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Triple-A Troubleshooting Strategy for Freelancers

Triple-A Troubleshooting Strategy for Freelancers

by Wishu
22 April 2021
Creative Freelance Troubleshooting with Bad Clients
As your freelance career grows, you’ll start getting challenging projects and clients. Stuff will happen. Problems are opportunities to show your chops and become indispensable. A single crisis, awesomely resolved, can win undying client love. In this article, we’ll help you prevent the avoidable and suggest game plans for the unavailable, the unforeseen, and some of the toughest freelancing problems.
 The power of putting it in writing
  • What you’ll learn is that you have much more leverage in troubleshooting if you have a contract, letter of agreement, or even a confirmation email with what was agreed upon regarding the project.
  • Put decisions, approvals, changes of direction, and other important benchmarks in writing as you proceed on a project and inform the client with an email. 
  • Keep notes on your conversations with clients. It will help you not only remember what was discussed, but also acts as a good way to clarify things with clients.

3: Triple-A Troubleshooting

  1. Acknowledge it.
  2. Analyse it.
  3. Act on it.
Acknowledge it:

Stare down the problem, in all it’s ugly. Tips to keep from blinking:

  • Remember! Acknowledging something isn’t the same as admitting → If your client has a problem, so do you!! But remember that It doesn’t mean they’re right about everything.
  • You should always trust your gut → You’re the expert in the project, so if you sense a problem, check it out and learn more about it. Better yet, tell your client: “This happened. I took care of it.” Then have a drink (several???).
  • Sometimes, of course, the problem is the client (which is difficult)→ this is where your network can save you → if at all possible contact freelancers who worked for the client before accepting the job. Getting the right client info can help you negotiate a tighter contract or avoid a nightmare client altogether.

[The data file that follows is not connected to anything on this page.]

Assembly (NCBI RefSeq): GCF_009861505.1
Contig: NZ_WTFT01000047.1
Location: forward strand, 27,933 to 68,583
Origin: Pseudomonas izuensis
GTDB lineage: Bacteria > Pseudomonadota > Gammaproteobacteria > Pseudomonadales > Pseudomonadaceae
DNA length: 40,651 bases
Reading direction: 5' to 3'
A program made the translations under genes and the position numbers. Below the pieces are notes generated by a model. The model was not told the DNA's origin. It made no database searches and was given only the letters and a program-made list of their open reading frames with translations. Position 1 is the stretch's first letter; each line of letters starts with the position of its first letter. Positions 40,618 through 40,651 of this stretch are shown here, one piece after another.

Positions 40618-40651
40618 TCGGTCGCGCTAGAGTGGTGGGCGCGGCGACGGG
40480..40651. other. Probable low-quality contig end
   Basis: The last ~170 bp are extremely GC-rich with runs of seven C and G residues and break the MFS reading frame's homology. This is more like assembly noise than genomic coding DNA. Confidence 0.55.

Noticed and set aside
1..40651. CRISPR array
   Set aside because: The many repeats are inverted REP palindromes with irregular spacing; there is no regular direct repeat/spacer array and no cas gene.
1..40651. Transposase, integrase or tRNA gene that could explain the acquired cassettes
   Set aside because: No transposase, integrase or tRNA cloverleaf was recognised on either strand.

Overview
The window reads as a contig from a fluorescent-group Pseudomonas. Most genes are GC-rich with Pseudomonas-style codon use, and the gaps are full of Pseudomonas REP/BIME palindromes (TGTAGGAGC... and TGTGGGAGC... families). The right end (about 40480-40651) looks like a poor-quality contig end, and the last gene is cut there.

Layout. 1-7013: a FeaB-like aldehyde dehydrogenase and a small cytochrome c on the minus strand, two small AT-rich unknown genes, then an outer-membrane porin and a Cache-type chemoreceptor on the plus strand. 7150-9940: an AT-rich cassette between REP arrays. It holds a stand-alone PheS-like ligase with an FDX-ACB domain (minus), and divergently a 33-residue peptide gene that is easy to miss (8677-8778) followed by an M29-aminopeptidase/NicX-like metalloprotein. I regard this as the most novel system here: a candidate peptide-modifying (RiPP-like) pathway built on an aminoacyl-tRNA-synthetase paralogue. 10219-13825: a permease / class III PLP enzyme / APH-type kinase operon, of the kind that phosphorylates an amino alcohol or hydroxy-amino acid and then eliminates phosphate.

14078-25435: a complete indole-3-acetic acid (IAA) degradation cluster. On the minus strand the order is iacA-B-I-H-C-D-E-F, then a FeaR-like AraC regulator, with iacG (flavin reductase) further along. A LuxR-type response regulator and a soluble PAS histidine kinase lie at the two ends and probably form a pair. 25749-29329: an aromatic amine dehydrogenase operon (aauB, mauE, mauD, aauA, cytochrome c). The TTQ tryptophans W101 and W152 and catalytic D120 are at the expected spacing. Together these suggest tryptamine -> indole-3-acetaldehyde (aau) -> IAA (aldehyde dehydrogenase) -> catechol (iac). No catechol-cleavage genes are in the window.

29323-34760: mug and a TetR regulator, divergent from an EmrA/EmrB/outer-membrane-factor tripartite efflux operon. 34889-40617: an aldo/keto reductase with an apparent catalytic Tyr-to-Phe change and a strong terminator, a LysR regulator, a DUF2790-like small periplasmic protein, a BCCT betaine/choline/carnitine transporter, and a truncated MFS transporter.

Analyse it:

Never let the client beat you to the problem. Get to the problem first with your own mapped out solutions, which you’ll probably like better than theirs (as you are the pro here).

  • Determine what’s at stake → Is it a missed interim deadline or the final one? Is the photoshoot delayed a week or a month? The stakes determine what you do, how fast, and what it’ll cost. You may have to negotiate additional payment, an extension.
  • Brainstorm ways to prevent or minimise negative outcomes.
  • Toss what hasn’t worked → Research shows we tend to persist with decisions or plans that aren’t working – especially when we’re responsible for them.
  • Have good reasons → Have a “why” for every recommendation. Tell your client you want to address the problem but can’t make unrealistic promises.
Act on it:
  • Responding to the client’s problem is very important → it shows you care about what the client needs – and the clients notice. Even if you can’t solve the problem → your level of responsiveness counts.
  • When trouble strikes, responding with prompt and clear communication is critical.
    • 1 – Stay close. The more upset or ornery your client, the closer you should stay.
    • 2 – Pre-communicate. This helps prepare everyone for an important conversation.
    • 3 – If they need to vent, let them. Emotions trump logic.
    • 4 – Hand them solutions, not problems.
    • 5 – Don’t take the blame for what isn’t your fault, but take responsibility when it is.
    • 6 – Communicate the triple A way.


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